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What Mario Vargas Llosa’s Classic Novel Teaches Us About War

If the history of nations could be whittled down to one element, it would be violence. War, the domineering force of endless violence, is central in the re-telling of any history, whether its a comedic depiction like in Catch-22 or a brash exposé like in Slaughterhouse-5. However, Mario Vargas Llosa’s gruesome fourth novel, The War of the End of the World, elicits this phenomenon more coyly, making it a masterful tragedy that still echoes so poignantly today.

The War of Canudos, Brazil’s deadliest civil war, was a seemingly odd subject for the author to take on when he first published the novel back in 1981. It was his first novel set outside his native Peru, and his first historical novel (a feat he would take on again decades later documenting the Dominican dictator Rafael Trujillo in The Feast of the Goat), but one that was written two decades too late. Its insight into fanaticism and conflict, into the clash of differing cults of salvation, is as complex as it is painstakingly relevant today.

“Today, in our globalized world, we have again come to understand, like the Brazilians did more than a century ago, that such thinking is naive.”

Vargas Llosa won the Nobel Prize for literature in 2010.

Vargas Llosa won the Nobel Prize for literature in 2010.

Unlike classic war novels, such as War and Peace or For Whom the Bell Tolls, The War of the End of the World does not deal with war in the traditional sense—there are no established warring powers, no conventional battles. Instead, it is a war turned against itself, a nation against its citizens, an internal resistance and confrontation of ideals where the old rules and structures do not apply. And it is telling that this battle in the arid sun-beaten northern backlands—a land basked in tradition, on the precipice of anarchy—had such resounding effect on the modern republic of Brazil. There was much shock during that time that the remote and seemingly insignificant Canudos could have such an impact. Today, in our globalized world, we have again come to understand, like the Brazilians did more than a century ago, that such thinking is naive.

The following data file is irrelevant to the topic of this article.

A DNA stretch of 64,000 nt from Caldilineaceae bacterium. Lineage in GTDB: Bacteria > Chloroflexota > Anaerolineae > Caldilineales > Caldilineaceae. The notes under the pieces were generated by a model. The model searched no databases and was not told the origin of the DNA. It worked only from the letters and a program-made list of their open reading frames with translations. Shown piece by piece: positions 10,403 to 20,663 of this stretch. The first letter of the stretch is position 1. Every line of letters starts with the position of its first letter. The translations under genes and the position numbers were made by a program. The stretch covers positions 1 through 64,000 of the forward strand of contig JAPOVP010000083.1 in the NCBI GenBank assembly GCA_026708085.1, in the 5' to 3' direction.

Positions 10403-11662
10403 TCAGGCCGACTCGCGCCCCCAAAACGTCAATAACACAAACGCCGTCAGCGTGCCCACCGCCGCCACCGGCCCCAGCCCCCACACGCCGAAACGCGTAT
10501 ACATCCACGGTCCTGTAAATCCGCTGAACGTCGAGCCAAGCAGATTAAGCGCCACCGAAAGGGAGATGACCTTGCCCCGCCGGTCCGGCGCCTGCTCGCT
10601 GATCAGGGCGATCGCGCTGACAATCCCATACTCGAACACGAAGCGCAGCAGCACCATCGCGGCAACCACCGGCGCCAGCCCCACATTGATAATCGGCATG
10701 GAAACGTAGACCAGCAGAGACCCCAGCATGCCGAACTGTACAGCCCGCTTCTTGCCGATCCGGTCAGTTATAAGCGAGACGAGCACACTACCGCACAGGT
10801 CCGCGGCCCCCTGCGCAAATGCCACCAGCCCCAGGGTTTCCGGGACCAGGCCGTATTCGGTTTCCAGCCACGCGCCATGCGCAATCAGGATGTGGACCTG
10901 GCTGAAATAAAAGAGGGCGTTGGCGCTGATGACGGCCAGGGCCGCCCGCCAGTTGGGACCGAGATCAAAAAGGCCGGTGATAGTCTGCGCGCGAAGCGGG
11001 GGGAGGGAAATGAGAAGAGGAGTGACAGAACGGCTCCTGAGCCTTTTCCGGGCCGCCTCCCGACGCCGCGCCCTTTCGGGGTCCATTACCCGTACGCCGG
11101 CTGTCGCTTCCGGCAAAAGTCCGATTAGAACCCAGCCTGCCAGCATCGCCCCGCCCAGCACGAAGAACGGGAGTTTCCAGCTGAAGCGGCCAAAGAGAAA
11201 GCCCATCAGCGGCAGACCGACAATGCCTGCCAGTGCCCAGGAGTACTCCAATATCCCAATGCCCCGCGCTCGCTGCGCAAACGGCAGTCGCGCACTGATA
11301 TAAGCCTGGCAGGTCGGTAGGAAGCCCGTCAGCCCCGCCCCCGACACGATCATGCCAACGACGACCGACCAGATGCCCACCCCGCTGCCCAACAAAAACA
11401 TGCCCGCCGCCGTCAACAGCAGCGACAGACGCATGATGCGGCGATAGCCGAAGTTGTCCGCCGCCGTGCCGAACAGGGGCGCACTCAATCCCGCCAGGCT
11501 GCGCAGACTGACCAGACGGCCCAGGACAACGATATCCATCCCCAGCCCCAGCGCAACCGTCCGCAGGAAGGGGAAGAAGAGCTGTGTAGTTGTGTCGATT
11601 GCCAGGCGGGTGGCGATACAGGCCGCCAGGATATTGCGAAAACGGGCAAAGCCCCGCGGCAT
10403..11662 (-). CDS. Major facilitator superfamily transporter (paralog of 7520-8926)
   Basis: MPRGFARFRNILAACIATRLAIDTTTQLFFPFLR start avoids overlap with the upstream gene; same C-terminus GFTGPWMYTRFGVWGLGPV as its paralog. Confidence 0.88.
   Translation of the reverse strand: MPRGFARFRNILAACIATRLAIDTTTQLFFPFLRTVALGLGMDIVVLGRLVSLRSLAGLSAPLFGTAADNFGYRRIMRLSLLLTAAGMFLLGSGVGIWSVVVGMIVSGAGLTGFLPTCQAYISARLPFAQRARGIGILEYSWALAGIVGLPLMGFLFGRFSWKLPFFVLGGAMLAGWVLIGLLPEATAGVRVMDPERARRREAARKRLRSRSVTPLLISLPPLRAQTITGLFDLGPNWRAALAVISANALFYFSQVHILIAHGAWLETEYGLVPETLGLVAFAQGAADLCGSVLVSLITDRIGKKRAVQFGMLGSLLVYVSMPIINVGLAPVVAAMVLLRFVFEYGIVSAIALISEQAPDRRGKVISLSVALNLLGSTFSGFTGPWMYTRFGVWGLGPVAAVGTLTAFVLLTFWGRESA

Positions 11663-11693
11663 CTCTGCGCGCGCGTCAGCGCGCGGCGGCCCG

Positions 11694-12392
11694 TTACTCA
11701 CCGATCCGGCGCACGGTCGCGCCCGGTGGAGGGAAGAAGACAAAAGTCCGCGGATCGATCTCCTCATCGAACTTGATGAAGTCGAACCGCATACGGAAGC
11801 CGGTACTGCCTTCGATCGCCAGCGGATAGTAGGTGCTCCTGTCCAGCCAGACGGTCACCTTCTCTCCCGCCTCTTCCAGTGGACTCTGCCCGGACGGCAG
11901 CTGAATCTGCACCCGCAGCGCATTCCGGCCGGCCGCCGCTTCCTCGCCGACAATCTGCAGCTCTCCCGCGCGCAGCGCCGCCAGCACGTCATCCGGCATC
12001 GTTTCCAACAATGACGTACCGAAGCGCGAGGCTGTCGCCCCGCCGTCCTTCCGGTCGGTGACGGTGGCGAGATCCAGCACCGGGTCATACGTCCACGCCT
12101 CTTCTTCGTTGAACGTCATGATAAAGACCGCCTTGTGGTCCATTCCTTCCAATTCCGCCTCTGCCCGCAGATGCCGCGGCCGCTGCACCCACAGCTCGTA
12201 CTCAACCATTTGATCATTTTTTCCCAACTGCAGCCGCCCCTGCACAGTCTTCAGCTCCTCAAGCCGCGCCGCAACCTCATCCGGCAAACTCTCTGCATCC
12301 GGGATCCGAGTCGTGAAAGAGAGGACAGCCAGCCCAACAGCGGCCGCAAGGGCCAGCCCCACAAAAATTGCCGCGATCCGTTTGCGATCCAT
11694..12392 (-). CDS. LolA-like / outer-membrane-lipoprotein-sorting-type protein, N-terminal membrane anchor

The War in Canudos was as much guerrilla warfare as it was a civil war. Described in macabre detail in ideas and opinions, Varga Llosa’s world was one where the once daily atrocities of the Sertão failed in comparison to those committed in the name of the state or the religion. It was a war that changed Brazil’s identity, straining just how far it would go to upkeep its ideals and its future against an antithetical, radical force that was winning the hearts and minds of the backlands.

“And herein lies the ingenious relevance of the The War of the End of the World: as cerebral as it can be, it is equally corporeal, as if the reader is watching, in excruciating detail, the slow tearing of a sinew of humanity.”

Almost every character undergoes, willingly or not, a transformation on account of the war that gives them startlingly intimate and complex dimensions. Most never end up who they once were, but are never completely sure of who they now are, or what they are becoming. Many characters also skid the threshold of idiosyncrasy and deformity that spans the comical (the inauspicious circus dwarf, the blind and neurotic war journalist, the expat Scottish revolutionary phrenologist) to the more abject and sordid (the facially scared bestial bandit, the hunchback religious apostle who walks on all fours who reveres the feces of a religious ideal, and the infanticide “mother of men” who submits herself to brutal biblical repentances and rapes).

And while we may have the modern luxury of being removed from our war, of being able, in periods, to even forget it, Varga Llosa’s War of Canudos brings us front and center. Varga Llosa’s novel knows no boundary, shows little respite, and unsheathes certain veritable truths: war is a nihilistic hell, change is violent, and the truculence of belief is never more of a salvation than a punishment to those who fight. His depiction of war has the same shock-and-awe impact of a modern day aerial bombing—the reader is always struck by the scale and decrepitude of the conflict, the intransigence of idealism and religion, yet the doubt and apprehension of its followers, in any attempt to fully understand, to fully make out the intricacy of its abominable nature. And herein lies the ingenious relevance of the The War of the End of the World: as cerebral as it can be, it is equally corporeal, as if the reader is watching, in excruciating detail, the slow tearing of a sinew of humanity. A tearing we unfortunately have come to know all too well.

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